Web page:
The Carnival revelry officially starts Wednesday in the celebration’s epicenter, New Orleans, and across the state. It all leads up to an early Mardi Gras — Feb. 9 this year.

Lake Charles does it up big for Twelfth Night. The party starts at 6 p.m. Wednesday at the Lake Charles Civic Center.

The 2015 royal courts of more than 60 krewes will make their last glittering promenade, ushering in the 2016 season. There also will be door prizes, music and dancing. Tickets are $5 in advance or $6 at the door. Children 5 and younger are admitted for free.

Southwest Louisiana hosts the second largest Mardi Gras in Louisiana (after the Big Easy), from parades and galas to chicken runs and zydeco, festivities fill the calendar until Fat Tuesday.

For more information, visit

Park display recognized

The Travel and Leisure website has named New Orleans City Park’s Celebration in the Oaks the best Christmas lights in Louisiana.

In its 29th year, with hundreds of thousands of dazzling lights and displays throughout 25 acres of the park, the event has become an annual holiday tradition for families in the Crescent City and across the country.

To see winners in the other 49 states, go to:

Quilt patterns through time

Otis House at Fairview-Riverside State Park near Madisonville will display vintage quilts in every room of the museum during January.

This special tour will offer a bit of history on each of the patterns shared. Otis House is listed on the Louisiana Barn Quilt Trail featuring a block from a “Mariners Compass” quilt on the park’s entrance station. The “Mariners Compass” quilt is also displayed in the museum.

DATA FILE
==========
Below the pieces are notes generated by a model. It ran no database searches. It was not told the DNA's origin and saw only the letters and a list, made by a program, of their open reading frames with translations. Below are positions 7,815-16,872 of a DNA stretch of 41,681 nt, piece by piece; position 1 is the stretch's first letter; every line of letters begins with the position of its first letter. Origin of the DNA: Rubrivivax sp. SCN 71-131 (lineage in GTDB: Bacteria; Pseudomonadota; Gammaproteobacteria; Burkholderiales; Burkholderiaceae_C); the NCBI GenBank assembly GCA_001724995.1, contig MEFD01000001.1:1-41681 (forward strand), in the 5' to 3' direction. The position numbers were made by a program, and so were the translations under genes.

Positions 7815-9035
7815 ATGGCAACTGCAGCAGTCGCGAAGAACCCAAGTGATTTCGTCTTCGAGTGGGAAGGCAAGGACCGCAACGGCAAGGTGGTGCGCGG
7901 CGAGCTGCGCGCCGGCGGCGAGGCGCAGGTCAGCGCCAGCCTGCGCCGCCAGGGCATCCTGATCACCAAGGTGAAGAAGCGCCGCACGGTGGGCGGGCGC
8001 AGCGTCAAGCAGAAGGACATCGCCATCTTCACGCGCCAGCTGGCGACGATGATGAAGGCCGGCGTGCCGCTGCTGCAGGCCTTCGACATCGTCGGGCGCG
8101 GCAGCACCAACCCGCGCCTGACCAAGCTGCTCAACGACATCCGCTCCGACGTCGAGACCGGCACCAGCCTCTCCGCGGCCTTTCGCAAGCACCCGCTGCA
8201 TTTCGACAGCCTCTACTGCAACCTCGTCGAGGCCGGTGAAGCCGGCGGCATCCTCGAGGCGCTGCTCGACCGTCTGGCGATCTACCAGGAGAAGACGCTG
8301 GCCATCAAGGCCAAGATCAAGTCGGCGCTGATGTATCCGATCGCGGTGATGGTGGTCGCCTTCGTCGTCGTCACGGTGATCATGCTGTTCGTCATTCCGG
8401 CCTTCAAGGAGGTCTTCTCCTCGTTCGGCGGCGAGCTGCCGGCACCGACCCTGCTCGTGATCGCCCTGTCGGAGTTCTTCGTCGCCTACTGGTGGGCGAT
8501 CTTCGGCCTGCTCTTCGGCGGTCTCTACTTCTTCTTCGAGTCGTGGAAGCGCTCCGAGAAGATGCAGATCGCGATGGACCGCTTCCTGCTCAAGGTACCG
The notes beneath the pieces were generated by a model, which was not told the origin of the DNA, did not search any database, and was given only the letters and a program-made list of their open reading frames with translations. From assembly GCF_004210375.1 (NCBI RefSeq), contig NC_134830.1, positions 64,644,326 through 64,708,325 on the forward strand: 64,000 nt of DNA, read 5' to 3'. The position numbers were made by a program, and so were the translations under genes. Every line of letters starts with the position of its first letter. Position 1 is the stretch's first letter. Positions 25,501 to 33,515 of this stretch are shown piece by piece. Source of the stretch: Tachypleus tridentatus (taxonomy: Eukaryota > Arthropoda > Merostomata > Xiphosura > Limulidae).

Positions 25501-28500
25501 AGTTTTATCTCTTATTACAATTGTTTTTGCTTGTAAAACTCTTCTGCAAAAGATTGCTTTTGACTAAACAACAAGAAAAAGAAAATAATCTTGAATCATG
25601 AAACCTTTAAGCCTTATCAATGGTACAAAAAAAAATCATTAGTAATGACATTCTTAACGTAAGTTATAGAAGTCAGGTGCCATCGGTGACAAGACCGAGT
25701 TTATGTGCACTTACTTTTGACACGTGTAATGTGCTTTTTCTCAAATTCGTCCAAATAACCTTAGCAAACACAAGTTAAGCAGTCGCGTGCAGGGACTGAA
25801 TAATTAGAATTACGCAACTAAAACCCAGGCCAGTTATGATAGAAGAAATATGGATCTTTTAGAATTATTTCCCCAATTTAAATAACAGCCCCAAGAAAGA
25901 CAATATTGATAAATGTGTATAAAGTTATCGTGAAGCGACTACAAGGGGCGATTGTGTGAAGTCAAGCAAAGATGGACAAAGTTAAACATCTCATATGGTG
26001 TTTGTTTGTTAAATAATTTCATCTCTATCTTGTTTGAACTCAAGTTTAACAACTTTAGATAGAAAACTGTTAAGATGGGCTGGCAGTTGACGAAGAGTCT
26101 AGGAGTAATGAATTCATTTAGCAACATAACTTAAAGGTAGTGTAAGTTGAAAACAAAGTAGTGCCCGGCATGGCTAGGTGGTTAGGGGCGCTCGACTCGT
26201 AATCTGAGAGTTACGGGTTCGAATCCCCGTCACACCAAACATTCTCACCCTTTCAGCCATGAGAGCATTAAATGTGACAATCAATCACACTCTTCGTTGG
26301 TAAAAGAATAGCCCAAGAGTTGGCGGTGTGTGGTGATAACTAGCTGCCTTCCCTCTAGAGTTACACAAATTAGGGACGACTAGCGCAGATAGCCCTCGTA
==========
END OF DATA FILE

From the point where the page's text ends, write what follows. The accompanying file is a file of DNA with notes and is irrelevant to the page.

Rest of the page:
The program is free with museum admission of $4 per person ages 4-61, ages 12 and younger or 62-plus are admitted free.

Fairview-Riverside State Park is a mile east of Madisonville on La. 22 in St. Tammany Parish. For more information, call (985) 792-4652, (888) 677-3247 or visit

Tool demo at Point

Poverty Point near Monroe will give tool demonstrations 1 p.m. to 4 p.m. Sunday, with sessions beginning on the hour.

The ancient implements were used by Poverty Point inhabitants, who lived in northeast Louisiana more than 3,500 years ago. They developed these tools to use in their everyday lives in order to survive.

Poverty Point World Heritage Site’s $4 admission fee provides access to the museum, video, hiking trail and tram tour. Children (12 and younger) and senior citizens (62 and over) are admitted free. Poverty Point is located in West Carroll Parish, east of Monroe on La. 577. The site is open 9 a.m.-5 p.m. daily. For more information, call (888) 926-5492.

Louisiana Travels is a column about travel destinations and events in Louisiana. Email items to or